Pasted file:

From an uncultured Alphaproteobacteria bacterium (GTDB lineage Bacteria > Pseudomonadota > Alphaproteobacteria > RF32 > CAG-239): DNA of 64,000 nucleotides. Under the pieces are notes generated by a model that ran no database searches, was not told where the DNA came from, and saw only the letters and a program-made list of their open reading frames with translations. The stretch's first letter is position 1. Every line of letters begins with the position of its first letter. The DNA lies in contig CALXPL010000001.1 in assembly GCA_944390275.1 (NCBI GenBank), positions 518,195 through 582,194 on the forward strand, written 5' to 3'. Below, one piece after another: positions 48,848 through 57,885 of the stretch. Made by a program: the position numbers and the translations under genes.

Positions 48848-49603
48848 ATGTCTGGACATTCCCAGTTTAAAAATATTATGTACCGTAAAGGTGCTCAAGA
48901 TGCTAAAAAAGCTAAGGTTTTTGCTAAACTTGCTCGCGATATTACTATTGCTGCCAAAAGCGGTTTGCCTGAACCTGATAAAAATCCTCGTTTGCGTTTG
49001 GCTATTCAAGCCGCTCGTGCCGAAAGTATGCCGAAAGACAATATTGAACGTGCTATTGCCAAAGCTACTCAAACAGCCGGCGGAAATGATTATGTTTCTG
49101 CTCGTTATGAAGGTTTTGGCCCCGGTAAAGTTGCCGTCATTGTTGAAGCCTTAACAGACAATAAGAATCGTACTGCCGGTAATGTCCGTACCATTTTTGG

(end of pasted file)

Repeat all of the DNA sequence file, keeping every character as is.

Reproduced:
From an uncultured Alphaproteobacteria bacterium (GTDB lineage Bacteria > Pseudomonadota > Alphaproteobacteria > RF32 > CAG-239): DNA of 64,000 nucleotides. Under the pieces are notes generated by a model that ran no database searches, was not told where the DNA came from, and saw only the letters and a program-made list of their open reading frames with translations. The stretch's first letter is position 1. Every line of letters begins with the position of its first letter. The DNA lies in contig CALXPL010000001.1 in assembly GCA_944390275.1 (NCBI GenBank), positions 518,195 through 582,194 on the forward strand, written 5' to 3'. Below, one piece after another: positions 48,848 through 57,885 of the stretch. Made by a program: the position numbers and the translations under genes.

Positions 48848-49603
48848 ATGTCTGGACATTCCCAGTTTAAAAATATTATGTACCGTAAAGGTGCTCAAGA
48901 TGCTAAAAAAGCTAAGGTTTTTGCTAAACTTGCTCGCGATATTACTATTGCTGCCAAAAGCGGTTTGCCTGAACCTGATAAAAATCCTCGTTTGCGTTTG
49001 GCTATTCAAGCCGCTCGTGCCGAAAGTATGCCGAAAGACAATATTGAACGTGCTATTGCCAAAGCTACTCAAACAGCCGGCGGAAATGATTATGTTTCTG
49101 CTCGTTATGAAGGTTTTGGCCCCGGTAAAGTTGCCGTCATTGTTGAAGCCTTAACAGACAATAAGAATCGTACTGCCGGTAATGTCCGTACCATTTTTGG